To stop the sudden surge of utility surge, New York governor Kathy Hochul called on Con Edison to review their billing practices and “better communicate with New Yorkers.”
In a written statement, Hochul appealed to Con Ed to help her take “unified action” in providing relief to New Yorkers now feeling the increased economic crunch of rising electricity and fuel prices.
“The extreme utility bill increases we are seeing across the state come at a time when New Yorkers are already struggling financially following the COVID-19 pandemic,” Hochul said on Friday.
“Even though the spike we are seeing in electricity, natural gas and fuel prices were predicted and are due to severe winter weather, I am calling on Con Ed to review their billing practices because we must take unified action to provide relief for New Yorkers, especially our most vulnerable residents,” Hochul added.
Earlier, New Yorkers and the city and state lawmakers are alarmed on a sudden rate spike in their Con Ed energy bills.
Some NY residents said these charges could make it impossible for them to afford rent and their utilities.
Brandy Bora, a corporate executive who rents a loft in Greenpoint, revealed her family’s Con Ed bill shot up from $300 in December to $850 last month — an increase, which, if sustained, will mean they’ll eventually be forced to move.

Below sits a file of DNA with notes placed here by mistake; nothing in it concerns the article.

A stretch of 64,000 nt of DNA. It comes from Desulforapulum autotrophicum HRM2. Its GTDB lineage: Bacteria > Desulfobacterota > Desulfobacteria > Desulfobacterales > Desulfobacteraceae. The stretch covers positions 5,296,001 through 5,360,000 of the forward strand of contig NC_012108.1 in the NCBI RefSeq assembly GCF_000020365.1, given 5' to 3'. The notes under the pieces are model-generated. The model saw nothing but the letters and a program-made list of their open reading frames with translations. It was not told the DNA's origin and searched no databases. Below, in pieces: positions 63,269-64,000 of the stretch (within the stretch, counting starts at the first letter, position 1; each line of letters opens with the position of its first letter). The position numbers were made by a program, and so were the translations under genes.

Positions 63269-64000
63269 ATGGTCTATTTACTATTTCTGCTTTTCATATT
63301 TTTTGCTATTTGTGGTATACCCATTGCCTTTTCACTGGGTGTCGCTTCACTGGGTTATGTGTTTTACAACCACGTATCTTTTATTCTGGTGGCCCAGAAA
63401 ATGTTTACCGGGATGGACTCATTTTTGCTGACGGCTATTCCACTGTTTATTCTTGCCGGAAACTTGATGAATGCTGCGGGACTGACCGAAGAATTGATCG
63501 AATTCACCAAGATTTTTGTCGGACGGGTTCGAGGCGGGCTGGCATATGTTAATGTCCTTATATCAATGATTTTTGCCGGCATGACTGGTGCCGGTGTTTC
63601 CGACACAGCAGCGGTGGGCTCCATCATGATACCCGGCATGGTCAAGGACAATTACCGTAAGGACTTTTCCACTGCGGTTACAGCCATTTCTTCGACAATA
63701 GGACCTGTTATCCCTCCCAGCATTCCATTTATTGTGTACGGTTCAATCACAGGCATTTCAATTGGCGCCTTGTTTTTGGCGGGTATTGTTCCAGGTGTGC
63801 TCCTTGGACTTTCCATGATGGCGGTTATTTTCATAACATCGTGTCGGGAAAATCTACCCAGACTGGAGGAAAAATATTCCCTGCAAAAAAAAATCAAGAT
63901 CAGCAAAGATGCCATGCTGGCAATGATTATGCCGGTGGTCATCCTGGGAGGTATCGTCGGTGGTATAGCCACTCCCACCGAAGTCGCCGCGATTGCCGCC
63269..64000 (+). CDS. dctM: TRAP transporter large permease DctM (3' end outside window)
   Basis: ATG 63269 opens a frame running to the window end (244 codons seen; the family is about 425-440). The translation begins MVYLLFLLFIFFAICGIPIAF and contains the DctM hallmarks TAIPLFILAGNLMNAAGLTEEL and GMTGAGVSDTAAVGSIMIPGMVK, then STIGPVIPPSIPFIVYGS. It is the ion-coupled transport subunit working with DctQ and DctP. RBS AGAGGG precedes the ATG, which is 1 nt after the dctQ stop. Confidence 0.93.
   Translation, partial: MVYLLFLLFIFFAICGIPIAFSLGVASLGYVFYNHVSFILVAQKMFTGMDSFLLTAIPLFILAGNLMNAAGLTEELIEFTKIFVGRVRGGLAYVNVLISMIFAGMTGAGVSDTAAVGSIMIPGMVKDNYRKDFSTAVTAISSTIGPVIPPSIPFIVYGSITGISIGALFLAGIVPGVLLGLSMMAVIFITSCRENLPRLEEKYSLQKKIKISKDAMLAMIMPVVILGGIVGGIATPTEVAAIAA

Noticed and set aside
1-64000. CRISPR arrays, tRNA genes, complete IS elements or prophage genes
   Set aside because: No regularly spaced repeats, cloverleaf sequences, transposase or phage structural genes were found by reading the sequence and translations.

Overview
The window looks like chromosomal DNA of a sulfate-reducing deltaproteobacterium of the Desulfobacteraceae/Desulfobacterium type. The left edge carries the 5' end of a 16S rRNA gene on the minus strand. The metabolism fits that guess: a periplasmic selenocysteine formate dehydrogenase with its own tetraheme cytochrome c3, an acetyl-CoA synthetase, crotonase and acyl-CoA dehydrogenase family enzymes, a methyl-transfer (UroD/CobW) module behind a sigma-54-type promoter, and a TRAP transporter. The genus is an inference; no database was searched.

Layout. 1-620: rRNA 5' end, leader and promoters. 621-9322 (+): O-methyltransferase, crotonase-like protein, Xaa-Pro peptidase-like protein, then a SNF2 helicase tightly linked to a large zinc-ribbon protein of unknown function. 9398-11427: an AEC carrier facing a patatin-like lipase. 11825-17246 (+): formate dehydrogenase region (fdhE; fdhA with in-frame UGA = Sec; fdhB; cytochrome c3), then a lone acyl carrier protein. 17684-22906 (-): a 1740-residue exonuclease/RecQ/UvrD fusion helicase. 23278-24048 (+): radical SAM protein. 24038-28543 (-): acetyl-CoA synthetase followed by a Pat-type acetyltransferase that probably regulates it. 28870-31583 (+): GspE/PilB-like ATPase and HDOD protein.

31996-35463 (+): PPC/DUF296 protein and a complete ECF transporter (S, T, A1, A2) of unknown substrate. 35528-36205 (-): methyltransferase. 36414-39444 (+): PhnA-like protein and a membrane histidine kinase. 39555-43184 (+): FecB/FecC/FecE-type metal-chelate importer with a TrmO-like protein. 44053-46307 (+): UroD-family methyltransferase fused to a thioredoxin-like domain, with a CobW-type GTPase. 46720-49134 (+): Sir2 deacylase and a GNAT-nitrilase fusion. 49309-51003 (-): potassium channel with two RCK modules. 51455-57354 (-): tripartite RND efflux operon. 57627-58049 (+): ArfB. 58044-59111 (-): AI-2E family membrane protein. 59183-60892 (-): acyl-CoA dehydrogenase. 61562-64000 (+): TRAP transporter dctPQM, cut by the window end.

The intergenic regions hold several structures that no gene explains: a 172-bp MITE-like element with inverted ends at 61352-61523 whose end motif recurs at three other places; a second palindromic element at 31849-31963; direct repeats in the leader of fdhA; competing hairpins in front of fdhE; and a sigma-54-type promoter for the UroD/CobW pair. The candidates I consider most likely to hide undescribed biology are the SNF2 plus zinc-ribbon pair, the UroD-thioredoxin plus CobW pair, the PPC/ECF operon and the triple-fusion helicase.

“I don’t even know what to do,” Bora said on Tuesday.
“I literally can’t pay that,” Bora added.
Tiffany Chu, a landlord who owns a building in the same part of Brooklyn as Bora, revealed that her Ed electricity bill jumped from about $73 in December to more than $350 last month.
“It seems like everyone in this area is experiencing it,” Chu said.
In view of the sudden electrical charge surge, city Councilman Lincoln Restler has urged the state’s Public Service Commission to direct the Department of Public Service to investigate the sudden and precipitous rate hikes.
“The extreme overnight increases in our constituents’ energy bills are simply outrageous,” Restler said.
“It’s the commission’s job to protect New Yorkers when utility companies try to pass on fluctuations in the marketplace onto consumers, and we urgently need the PSC to intervene,” Restler added.
Con Ed spokesman Jamie McShane cited a high winter demand for natural gas and fluctuations in the global energy market as reasons for the sudden surge in electric bills.